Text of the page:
What is meant by rich leaves?
From Haiku to the Short Poem: Bridging the Divide  by Philip Rowland The vast majority of haiku in English appear in journals devoted exclusively or almost exclusively to the genre. While this provides valuable forums for the sharing and discussion of haiku, it also tends to keep haiku apart from the wider poetry world.
This paper will consider likely reasons for, and offer some suggestions for bridging the divide, arguing, through discussion of examples, for the importance of having haiku appear alongside and in stimulating conversation with other short poetry. In order to find out more about the tendencies of haiku poets in this regard, a short questionnaire was circulated, appearing in places such as the Haiku Society of America Newsletter and the Web site for the Haiku North America conference.
What percentage of your total haiku submissions would you estimate that you send to non-specialized publications? What experiences have you had, good and bad, when you have submitted haiku to non-specialized publications?
What is the best non-specialized publication you know of that will accept haiku?
Do you have any further thoughts on submitting haiku to non-specialized publications? Moreover, given that only fifteen poets responded, the questionnaire came to serve more as a springboard into topics I wished to discuss than as a means of empirical investigation.
On the other hand, those who responded are haiku poets of considerable note, and most did so at length, so the questions seem to have touched something of a nerve. Answers to the first question, it was hoped, would indicate how much of a priority it is for haiku poets to try for publication outside the coterie of haiku magazines and anthologies.
Perhaps it is also fair to speculate, given the range of work considered by quality non-specialist magazines, that it is generally more difficult to have work accepted for publication there whatever the nature of the work might beand that even well-established haiku poets may well be put off by rejection when they are fairly confident that the same poems would be accepted by haiku magazines or be in the running to win prizes in a haiku contest.
It seems to me that this may well be so in some cases, but hardly across the board. The idea that editors of fine poetry magazines, many of them accomplished poets themselves, are impervious to the delights of haiku seems dubious to me. More likely, and simply, they do not rate much haiku all that highly in the context of the full range of work received.
Admittedly, this is little more than common-sense speculation: Nevertheless, it is important to consider the possibility that the bulk of the haiku that are published in specialist haiku magazines may be of little lasting literary interest, and to read widely and carefully enough to be in a position to begin to judge the matter for oneself.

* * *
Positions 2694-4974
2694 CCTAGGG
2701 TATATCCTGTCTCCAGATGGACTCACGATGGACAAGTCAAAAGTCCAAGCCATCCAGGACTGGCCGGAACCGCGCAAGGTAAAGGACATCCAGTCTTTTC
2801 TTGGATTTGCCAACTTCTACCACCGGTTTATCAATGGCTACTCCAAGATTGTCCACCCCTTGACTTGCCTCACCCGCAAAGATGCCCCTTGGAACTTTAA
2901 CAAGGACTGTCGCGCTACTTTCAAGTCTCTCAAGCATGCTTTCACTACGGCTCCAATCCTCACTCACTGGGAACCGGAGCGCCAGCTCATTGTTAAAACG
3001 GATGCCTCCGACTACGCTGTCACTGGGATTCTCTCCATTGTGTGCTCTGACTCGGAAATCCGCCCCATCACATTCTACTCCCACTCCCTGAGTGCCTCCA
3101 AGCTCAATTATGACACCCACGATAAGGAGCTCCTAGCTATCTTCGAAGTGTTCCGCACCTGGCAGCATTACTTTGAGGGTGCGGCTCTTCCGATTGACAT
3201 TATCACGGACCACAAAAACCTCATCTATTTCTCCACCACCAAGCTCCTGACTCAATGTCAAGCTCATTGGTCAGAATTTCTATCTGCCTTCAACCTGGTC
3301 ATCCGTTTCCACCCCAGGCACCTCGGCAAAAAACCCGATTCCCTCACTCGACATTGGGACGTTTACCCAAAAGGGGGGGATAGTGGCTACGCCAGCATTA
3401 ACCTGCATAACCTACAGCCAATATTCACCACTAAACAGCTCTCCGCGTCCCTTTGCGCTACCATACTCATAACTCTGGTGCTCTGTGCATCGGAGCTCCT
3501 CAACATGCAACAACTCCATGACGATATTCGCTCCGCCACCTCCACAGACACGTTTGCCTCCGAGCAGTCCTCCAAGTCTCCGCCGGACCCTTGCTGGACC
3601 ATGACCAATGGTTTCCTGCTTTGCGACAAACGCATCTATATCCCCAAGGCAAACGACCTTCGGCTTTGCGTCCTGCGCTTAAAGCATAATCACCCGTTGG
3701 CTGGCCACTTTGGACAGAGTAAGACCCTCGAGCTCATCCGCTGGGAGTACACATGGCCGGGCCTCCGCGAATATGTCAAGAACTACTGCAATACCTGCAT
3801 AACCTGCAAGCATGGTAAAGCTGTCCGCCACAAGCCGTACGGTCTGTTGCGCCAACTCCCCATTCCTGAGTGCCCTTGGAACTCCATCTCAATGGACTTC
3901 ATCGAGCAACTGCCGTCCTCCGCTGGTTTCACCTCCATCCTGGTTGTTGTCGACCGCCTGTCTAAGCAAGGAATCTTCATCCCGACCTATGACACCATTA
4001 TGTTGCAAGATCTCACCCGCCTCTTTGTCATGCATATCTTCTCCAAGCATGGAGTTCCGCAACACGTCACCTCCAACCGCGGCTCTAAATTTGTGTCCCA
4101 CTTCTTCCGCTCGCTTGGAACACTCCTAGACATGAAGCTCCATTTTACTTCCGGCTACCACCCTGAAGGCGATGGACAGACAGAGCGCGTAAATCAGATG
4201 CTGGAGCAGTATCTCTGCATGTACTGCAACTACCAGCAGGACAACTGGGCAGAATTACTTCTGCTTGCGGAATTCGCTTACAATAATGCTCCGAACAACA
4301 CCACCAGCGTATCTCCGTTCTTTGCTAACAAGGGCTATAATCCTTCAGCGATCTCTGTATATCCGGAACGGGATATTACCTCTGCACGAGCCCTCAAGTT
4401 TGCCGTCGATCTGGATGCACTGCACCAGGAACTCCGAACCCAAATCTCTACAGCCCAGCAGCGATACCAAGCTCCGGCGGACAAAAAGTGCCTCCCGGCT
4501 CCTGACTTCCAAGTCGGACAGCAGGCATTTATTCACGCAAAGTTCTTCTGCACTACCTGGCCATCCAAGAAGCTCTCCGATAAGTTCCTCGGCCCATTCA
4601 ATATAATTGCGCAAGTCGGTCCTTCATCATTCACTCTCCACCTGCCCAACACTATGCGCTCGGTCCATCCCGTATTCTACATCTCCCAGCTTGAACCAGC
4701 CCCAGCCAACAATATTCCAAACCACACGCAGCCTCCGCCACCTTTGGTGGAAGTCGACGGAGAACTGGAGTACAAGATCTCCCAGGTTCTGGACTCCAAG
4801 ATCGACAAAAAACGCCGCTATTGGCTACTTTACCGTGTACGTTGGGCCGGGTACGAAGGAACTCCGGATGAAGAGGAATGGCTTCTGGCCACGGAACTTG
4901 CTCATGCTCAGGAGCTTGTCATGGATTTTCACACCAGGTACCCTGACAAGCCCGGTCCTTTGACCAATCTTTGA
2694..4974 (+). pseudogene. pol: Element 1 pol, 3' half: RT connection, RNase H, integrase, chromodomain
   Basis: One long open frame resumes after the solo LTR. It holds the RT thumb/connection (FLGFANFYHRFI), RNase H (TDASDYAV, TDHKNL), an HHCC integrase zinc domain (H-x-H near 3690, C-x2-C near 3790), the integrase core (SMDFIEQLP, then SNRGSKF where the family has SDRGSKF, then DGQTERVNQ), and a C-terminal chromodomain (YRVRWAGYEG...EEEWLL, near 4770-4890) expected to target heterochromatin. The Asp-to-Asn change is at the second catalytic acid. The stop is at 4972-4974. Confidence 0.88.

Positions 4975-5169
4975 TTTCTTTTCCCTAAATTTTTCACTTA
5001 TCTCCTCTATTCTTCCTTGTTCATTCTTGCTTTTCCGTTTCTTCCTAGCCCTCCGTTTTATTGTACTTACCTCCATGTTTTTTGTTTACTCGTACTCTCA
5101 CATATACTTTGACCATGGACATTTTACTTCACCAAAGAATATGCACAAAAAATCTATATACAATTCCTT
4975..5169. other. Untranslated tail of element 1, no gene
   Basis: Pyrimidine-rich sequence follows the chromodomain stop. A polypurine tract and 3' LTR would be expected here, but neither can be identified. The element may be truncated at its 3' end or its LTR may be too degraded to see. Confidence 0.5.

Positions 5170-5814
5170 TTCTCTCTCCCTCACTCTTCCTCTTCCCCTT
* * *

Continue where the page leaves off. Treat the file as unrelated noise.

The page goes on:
One respondent made the valuable suggestion that one of my questions should have been: One of my aims in editing and publishing Noon: Journal of the Short Poem is to encourage this.
Much as I am keen to include outstanding haiku, the magazine would not, in my view, be as worthwhile if it featured only work in that vein. I do not mean, of course, to suggest that individual haiku poets do not write distinctively, but that the magazine would not be sufficiently exploratory, that is, it would be drawing on and reinforcing existing communities of poets or poems rather than exploring the possibility of new ones.
I shall try to indicate this approach through discussion of some examples shortly. After all, if the choice is not between life and death, but between skiing or going to the beach, will this not make a qualitative difference in the poem?
There you are, in your class of five souls, turning up on a wet night somewhere outside Birmingham. And there on the table is a bunch of sycamore twigs in a vase of water.
Your assignment for this evening? Write a — why not?
In truth what strikes me are all the more interesting questions such an exercise avoids: Why those sycamore twigs?
Why not, instead, listen to what the emerging bits of the poem actually seem to want to be, and to how they want to be expressed? It takes much throwing-away and starting-again.
It takes reading, and effort. What can this language do?Baby Christening Poem Ideas Please find below some beautiful baby christening poems - suitable for both baby boys and girls and naming days too.
Simply reference the Wording Number when ordering your art above via the 'shop' tab. Jun 26, · Best Answer: thiss is my funny short poem. ill cough ill sneeze ill smoke so that i could weeze scalding water would be my bath just as long as i get out of math ill put poison ivy in my foodStatus: Resolved.
A haiku (俳句 high-koo) is a short three-line poem that uses sensory language to capture a feeling or image.
Haiku poetry was originally developed by Japanese poets. They are often inspired by nature, a moment of beauty, or poignant experience.
To write a haiku, start by brainstorming ideas for. Noahwriting is the top writing website for both readers and writers. Publish your work, receive free editing services, and win the award valued up to $!
From Haiku to the Short Poem: Journal of the Short Poem is to encourage this. Much as I am keen to include outstanding haiku, the magazine would not, in my view, be as worthwhile if it featured only work in that vein. I do not mean, of course, to suggest that individual haiku poets do not write distinctively, but that the magazine would not.
Epic Montana & Hunter Weeks bring you Where the River Goes: The Missouri Hunter Weeks - Great short film!